For Religious Freedom

I am a Christian. Simply put, I believe in God, Jesus, and the veracity of the Bible. I also love science. I do not think those two things are mutually exclusive. You may disagree. That’s fine with me. I am … Continue reading

Feeling Blessed & Guilty

Growing up in a poor neighborhood, I knew I was blessed to go to school with the wealthy. I didn’t have the emotional fortitude for my neighborhood’s public schools. I would have been too insecure and deferential to flourish. But for as blessed as I felt to have Ph.D.’s for teachers, get textbooks I could keep, and have a bountiful spread of food to choose from at lunch (at no additional cost), I also felt guilty. Why me?

All of the kids in my neighborhood weren’t going to an elite private school. All of the kids in my church didn’t have testimonies about kind benefactors funding trips to Europe. These were incredible experiences. I felt very blessed. However, I also felt guilty. Why me? What made me worthy?

It helped to ascribe some of the blessing to my mother’s prayerful, faith-filled living. I knew that she and God were buddies. But what about all the other poor kids whose moms were also best friends with God? Why weren’t they all experiencing the same perks I was?

Every time I was prompted to share my latest testimony, I worried that those listening would feel jilted or jealous. I worried that my testimonies sounded like bragging. I shared them with reluctance. I toned things down so I wouldn’t sound arrogant. I was embarrassed by my blessings in the face of so much want in the world.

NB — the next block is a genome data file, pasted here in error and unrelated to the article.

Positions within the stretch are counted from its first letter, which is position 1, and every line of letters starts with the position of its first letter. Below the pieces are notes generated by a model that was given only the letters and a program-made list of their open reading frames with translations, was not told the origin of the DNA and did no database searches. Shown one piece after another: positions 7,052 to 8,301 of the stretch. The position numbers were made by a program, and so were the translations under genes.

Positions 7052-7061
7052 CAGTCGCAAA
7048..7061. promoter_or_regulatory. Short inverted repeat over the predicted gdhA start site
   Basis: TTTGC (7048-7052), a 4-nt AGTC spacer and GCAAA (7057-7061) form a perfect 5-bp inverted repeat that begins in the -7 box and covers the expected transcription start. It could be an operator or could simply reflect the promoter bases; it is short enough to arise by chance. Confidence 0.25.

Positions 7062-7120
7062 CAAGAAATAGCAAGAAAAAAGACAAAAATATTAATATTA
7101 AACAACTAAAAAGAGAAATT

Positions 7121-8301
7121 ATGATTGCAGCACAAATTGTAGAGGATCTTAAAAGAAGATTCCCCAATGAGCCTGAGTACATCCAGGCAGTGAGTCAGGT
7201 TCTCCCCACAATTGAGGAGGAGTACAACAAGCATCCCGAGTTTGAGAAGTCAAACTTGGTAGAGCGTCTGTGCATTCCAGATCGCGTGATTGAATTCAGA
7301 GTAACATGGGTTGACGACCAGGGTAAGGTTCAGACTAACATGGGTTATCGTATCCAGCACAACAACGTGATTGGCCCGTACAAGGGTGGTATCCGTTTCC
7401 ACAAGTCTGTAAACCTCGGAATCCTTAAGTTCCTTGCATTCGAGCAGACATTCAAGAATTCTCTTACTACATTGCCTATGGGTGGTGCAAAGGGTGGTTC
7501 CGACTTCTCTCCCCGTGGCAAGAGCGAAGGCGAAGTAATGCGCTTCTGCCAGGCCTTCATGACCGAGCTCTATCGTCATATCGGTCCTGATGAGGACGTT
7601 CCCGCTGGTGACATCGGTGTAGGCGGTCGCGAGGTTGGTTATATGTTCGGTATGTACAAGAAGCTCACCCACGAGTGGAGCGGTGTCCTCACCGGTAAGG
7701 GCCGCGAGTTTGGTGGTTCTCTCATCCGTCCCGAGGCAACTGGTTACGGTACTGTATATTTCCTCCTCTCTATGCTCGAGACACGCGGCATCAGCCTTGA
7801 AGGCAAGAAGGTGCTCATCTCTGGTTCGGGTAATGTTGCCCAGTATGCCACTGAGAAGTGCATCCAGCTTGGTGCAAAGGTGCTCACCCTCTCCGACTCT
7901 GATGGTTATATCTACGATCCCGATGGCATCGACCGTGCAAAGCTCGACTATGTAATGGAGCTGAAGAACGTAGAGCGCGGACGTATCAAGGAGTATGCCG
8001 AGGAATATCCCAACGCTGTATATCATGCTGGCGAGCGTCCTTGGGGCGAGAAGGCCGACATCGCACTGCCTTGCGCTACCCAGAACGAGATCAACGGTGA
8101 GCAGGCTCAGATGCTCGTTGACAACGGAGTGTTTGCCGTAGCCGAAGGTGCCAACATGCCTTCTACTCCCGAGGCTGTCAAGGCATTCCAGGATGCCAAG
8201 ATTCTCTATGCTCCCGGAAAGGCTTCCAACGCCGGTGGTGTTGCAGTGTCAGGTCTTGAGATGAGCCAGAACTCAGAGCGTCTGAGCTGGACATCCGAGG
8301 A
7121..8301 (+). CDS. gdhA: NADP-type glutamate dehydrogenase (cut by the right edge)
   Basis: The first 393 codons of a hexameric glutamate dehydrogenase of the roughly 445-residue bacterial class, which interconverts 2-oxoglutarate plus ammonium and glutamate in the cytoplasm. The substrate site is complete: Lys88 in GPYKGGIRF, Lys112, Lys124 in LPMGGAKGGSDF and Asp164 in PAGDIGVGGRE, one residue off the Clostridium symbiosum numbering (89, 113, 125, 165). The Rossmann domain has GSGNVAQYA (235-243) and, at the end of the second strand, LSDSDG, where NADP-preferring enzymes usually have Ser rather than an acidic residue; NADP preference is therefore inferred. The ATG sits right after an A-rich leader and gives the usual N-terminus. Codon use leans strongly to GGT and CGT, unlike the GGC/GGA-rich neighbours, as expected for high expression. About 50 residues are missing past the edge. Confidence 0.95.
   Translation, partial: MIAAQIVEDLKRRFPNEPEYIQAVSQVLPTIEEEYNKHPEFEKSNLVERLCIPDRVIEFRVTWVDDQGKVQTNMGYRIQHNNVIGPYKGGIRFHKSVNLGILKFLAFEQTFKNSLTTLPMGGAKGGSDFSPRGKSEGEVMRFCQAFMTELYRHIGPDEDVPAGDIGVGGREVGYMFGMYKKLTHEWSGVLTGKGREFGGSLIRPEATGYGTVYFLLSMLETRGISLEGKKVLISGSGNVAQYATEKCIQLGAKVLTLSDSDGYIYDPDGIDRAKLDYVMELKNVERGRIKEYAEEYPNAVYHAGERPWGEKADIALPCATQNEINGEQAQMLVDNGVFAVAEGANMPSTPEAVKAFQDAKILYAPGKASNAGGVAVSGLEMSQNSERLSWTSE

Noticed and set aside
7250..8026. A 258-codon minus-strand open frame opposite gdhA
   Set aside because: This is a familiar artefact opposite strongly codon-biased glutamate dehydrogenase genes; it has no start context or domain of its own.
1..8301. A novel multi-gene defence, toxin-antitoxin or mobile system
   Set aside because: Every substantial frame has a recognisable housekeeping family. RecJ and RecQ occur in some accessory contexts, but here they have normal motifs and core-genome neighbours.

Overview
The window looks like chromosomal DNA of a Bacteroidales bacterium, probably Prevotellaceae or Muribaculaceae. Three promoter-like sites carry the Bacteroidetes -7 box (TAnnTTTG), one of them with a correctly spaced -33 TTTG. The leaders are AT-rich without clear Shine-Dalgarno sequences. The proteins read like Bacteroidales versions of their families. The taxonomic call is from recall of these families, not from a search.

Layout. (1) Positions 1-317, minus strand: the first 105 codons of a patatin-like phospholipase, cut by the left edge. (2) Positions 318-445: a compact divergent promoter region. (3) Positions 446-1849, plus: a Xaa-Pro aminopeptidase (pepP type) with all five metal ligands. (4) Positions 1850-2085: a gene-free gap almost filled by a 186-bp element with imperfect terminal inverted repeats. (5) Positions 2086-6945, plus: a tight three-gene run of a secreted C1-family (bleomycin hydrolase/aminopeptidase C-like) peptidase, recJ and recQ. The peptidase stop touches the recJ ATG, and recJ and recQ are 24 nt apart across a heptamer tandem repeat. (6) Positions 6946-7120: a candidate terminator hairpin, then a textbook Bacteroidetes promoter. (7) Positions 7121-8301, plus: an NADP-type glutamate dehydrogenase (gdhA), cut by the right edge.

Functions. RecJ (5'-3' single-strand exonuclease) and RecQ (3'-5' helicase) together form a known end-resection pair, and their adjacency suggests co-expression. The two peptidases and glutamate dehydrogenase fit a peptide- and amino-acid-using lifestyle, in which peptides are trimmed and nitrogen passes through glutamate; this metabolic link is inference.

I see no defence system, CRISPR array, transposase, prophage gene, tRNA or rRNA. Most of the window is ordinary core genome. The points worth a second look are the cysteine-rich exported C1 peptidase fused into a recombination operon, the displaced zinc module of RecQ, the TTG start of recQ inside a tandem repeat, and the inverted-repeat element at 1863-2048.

What I’ve come to realize (and this is an ongoing struggle for me—feeling blessed and guilty) is that just as I can be genuinely happy for a loved one who gets something I want, others can be genuinely happy for me. I might feel wistful and wishful, but I’m not envious, especially when I keep things in perspective. Plus, everyone’s idea of a blessing is not the same. So it’s fruitless to get mired in comparisons. You might want a boyfriend. I might want a house. She might want a promotion. He might want time off. It’s not worthwhile worrying that others are jealous of what I have. Everyone’s hopes and dreams are different.

Furthermore, blessings are about the one who blesses, not the blessed. It’s about God, not me. I haven’t earned any of it. When I look back at my life, I see how much this is true. I haven’t felled any literal Goliaths with a stone, but God has equipped me to do more than I could have done on my own. I’ve never wielded a slingshot, but I have seen the meager finances of my family fell many a financial foe.

For example, my parents bought a home in New York City without a mortgage, and they weren’t wealthy at all. They were a young, immigrant couple with a toddler (me). They both worked hard. My father worked multiple jobs (almost never taking a day off) to put himself through college and law school. They were renting when a neighbor they’d been kind to decided to sell her home directly to them.

My two siblings and I all went to prestigious private schools—again, not because my parents were affluent, but because doors (and scholarships) opened up for us. Even when my financial footing wasn’t secure, I flourished. Although I spent a couple of post-college years without a fulltime job, I was still able to pay rent, buy a car, visit my grandparents in Grenada every year, and pay off my student loans so that I’d be debt-free by the time I got married. (That last one even came several years early.)

All of these experiences and achievements (improbable, if not impossible, by the world’s natural standards) have strengthened my faith, and that faith is a constant source of encouragement and peace. Some might call it luck or karma or coincidence, but I see it as God-affirming evidence. Especially when a loss gives me more than I had before—as after the fire or my husband’s car accident. In both of those cases certain losses also led to upgrades. In both of those cases a difficulty also led to blessings.